In every respect the sublime seems like a purely aesthetic experience (as with the beautiful), but at the same time it has a supersensible dimension that makes it analogous to the experience of the moral. Kant himself points out the close relationship between the experience of the sublime and of the moral: ‘Two things fill the mind with ever new and increasing admiration and awe, the more often and longer we reflect on them: the starry heavens above me and the moral law within me.’ Moreover, it is unclear whether there is in fact any room in the Kantian sublime for art – normally the area par excellence for aesthetic experience. Can anything that is made by humans (and which is therefore necessarily and explicitly sensible) evoke the supersensible? What status does the sublime still have in today’s secularised world? Such questions were asked quite soon after Kant’s analysis, firstly by the Romantics, later by philosophers like Schopenhauer and Nietzsche, and more recently by Lyotard. It is difficult to overestimate the importance of Kant’s analysis for aesthetics. Although in the early days there was already much strident opposition to Kant’s analysis, there were also thinkers who very soon wanted to study, disseminate and improve on Kant’s Critiques, including in the Netherlands.
Paulus van Hemert (1756-1825): The Sublime Moralizednext section
Compared to these revolutionary new insights, the atmosphere seemed to remain perfectly calm in the Netherlands. True, the translations of Van Alphen and Van Goens did cause some commotion, but these debates did not lead to fundamental or widespread changes in the cultural landscape: common sense, domestic bliss and virtuousness were more highly thought of than the unsettling genius and spirited idealism of foreign pre-Romantic movements such as the German Sturm und Drang. However, at the end of the eighteenth century things became livelier in the Dutch palaces of culture when a small group of fanatical Kant supporters made themselves heard. The central figure in these circles (in the initial period) was Paulus van Hemert, a theologian and Kantian from the start.
Van Hemert discovered an ethical basis for his rational vision of religion in Kant’s writings. Due to his wife’s deteriorating health, he resigned from his position at the Remonstrant Seminary in Amsterdam in 1796 and moved to Germany, where his wife died a year later. From that moment onwards, Kant became Van Hemert’s great love. He promptly returned to the Netherlands and fanatically began to disseminate this critical philosophy, first with his four-part Beginzels der Kantiaansche Wijsgeerte (Principles of Kantian Philosophy), and subsequently with the Magazyn voor de critische wijsgeerte en de geschiedenis van dezelve (Magazine for Critical Philosophy and its History). He soon gathered a small group of followers, amongst whom the poet-philosopher Johannes Kinker, but an important breakthrough for Kantianism failed to materialize. Van Hemert tried to popularize this new philosophy in the journal Lektuur bij de ontbijt- en theetafel (Reading for the Breakfast and Tea Table), but even that did not to bring the hoped for success. The fact that Van Hemert was nevertheless widely read may be deduced from the many arguments that he became involved in – more than once leading to everyday slanging matches – but he could not convince the public at large. In 1814 he became secretary of the Society for Benevolence and in doing so gave up his philosophical ambitions once and for all. He died on 10 February 1825.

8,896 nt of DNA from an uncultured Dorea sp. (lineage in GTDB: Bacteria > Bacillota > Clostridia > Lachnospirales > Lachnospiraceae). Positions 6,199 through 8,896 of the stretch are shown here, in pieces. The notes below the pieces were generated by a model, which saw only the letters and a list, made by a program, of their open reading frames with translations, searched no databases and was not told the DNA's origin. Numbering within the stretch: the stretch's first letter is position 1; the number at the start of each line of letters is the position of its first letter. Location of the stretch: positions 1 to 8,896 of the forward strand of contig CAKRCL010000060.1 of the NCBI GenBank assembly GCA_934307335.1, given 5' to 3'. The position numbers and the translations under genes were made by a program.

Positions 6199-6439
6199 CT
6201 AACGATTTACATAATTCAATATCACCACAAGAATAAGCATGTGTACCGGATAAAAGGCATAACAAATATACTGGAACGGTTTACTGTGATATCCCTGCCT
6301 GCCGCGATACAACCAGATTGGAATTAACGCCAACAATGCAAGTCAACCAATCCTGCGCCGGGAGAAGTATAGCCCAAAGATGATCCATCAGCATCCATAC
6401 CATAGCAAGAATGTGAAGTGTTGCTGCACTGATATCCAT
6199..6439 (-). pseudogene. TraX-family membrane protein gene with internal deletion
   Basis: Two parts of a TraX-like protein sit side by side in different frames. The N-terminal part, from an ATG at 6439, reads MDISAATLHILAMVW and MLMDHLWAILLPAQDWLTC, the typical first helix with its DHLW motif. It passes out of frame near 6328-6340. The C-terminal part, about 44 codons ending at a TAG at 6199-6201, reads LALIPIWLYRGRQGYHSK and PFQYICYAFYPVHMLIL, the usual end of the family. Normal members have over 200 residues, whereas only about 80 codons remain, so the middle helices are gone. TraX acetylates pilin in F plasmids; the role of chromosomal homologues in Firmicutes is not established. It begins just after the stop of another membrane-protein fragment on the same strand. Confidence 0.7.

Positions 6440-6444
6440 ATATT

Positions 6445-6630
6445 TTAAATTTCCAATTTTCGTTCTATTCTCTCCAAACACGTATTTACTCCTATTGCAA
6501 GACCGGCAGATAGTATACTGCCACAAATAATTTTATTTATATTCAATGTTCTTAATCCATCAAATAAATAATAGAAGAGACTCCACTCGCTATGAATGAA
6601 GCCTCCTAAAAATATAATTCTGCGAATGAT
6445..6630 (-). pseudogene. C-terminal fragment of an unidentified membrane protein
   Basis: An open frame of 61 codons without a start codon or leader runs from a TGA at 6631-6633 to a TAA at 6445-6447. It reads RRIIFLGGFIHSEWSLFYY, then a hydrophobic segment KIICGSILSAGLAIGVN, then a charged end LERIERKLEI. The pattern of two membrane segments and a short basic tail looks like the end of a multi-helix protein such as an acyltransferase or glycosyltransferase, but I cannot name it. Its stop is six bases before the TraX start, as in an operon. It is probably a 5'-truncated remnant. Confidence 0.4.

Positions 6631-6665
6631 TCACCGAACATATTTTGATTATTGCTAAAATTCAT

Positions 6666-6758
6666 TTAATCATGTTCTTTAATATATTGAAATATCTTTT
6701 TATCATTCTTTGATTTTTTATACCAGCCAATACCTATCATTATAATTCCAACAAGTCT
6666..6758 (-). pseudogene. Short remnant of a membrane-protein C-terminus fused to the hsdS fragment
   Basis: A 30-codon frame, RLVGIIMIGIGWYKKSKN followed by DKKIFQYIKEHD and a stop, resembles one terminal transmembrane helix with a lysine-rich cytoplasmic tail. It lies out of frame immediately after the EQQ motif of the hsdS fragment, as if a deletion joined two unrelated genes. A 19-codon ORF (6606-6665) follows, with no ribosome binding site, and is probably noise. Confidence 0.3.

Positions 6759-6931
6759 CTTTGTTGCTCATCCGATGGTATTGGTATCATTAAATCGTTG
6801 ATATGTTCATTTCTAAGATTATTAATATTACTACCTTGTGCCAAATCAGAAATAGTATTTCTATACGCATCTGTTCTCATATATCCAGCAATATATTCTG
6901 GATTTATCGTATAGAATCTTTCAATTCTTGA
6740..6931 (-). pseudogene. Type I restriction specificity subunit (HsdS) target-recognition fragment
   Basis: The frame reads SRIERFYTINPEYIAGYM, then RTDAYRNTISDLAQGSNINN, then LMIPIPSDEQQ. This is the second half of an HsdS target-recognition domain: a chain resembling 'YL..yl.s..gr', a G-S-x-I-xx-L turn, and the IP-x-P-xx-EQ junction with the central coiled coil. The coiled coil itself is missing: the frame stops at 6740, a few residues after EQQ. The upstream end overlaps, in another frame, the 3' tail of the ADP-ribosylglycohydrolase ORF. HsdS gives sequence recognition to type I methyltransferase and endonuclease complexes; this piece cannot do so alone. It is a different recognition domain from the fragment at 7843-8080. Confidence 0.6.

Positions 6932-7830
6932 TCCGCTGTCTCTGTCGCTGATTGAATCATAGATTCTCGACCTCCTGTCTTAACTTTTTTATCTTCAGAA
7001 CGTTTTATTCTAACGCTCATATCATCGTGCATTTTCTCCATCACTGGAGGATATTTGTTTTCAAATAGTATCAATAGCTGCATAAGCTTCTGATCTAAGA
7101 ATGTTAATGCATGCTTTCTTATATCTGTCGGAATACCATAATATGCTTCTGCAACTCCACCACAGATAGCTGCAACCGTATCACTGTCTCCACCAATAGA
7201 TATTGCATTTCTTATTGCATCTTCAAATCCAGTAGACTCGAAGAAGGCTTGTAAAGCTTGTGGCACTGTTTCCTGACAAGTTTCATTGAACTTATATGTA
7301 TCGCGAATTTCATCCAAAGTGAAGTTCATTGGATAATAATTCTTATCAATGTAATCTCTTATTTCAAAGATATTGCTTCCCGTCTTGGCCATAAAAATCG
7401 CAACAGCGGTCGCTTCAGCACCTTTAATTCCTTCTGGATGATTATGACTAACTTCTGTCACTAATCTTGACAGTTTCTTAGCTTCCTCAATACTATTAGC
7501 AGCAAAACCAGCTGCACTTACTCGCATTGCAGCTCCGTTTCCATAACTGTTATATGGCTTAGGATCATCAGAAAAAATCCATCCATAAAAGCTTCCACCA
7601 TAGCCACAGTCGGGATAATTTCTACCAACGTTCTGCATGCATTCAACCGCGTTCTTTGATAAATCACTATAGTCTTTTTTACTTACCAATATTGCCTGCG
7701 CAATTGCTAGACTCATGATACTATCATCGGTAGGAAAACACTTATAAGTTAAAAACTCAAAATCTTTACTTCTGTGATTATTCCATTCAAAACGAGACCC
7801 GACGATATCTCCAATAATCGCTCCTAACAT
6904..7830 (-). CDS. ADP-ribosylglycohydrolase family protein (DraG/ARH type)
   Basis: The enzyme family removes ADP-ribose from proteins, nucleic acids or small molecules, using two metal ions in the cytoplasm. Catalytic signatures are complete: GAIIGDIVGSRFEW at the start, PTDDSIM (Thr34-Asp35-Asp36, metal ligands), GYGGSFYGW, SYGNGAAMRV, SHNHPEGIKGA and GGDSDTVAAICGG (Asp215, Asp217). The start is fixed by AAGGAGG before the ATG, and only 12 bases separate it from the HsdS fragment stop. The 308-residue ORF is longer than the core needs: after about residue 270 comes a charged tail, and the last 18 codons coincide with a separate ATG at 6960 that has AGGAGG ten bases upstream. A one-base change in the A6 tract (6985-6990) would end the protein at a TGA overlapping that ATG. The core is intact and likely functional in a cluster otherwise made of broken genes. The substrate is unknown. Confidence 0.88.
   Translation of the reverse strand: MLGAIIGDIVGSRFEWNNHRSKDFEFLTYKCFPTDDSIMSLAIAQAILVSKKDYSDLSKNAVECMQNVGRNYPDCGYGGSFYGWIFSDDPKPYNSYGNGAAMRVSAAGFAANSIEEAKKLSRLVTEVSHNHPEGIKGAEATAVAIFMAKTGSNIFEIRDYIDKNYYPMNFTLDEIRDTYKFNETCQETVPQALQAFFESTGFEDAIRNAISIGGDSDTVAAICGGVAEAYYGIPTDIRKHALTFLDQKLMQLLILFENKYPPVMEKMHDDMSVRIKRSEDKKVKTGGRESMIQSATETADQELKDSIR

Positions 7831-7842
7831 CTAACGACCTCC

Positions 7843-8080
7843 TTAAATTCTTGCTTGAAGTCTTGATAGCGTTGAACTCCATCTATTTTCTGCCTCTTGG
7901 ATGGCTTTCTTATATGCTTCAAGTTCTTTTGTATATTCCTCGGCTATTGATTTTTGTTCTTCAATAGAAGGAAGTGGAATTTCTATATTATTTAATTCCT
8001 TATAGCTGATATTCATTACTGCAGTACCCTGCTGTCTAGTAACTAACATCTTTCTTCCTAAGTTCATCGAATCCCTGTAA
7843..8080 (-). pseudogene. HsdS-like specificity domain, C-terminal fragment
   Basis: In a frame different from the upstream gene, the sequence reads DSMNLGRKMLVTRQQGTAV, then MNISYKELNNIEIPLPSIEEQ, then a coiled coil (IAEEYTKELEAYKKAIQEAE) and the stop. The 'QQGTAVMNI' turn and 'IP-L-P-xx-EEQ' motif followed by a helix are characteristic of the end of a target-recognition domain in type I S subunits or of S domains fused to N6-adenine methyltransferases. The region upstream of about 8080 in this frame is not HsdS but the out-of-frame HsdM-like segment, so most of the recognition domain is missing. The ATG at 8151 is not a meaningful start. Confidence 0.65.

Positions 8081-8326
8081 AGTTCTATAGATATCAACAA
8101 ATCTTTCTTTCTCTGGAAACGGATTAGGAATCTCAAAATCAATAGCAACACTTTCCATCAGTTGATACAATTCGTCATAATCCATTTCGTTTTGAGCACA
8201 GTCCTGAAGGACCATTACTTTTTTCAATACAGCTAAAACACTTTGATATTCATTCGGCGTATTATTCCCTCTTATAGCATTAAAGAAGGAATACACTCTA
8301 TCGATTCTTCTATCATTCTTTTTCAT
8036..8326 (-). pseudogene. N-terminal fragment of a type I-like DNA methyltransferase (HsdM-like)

In 1804, however, his enthusiasm for Kant’s philosophy was still very much alive. On 1 February of that year, he delivered his Redevoering over het verhevene (Address Concerning the Sublime) in the select company of the members of the Felix Meritis society in Amsterdam, in the ‘Temple of Enlightenment’ on the Keizersgracht. In this address he emphasizes his belief in ‘’s Menschen voortreffelijken aanleg, zigtbaar vooräl ook in zijne vatbaarheid voor het Verhevene’ (‘Man’s outstanding predisposition, visible above all also in his susceptibility to the Sublime’) as the subtitle of the address reads. Van Hemert begins – of course – almost immediately with Kant, but he takes fully into account the fact that his public is not necessarily entirely familiar with Kant’s complex philosophy.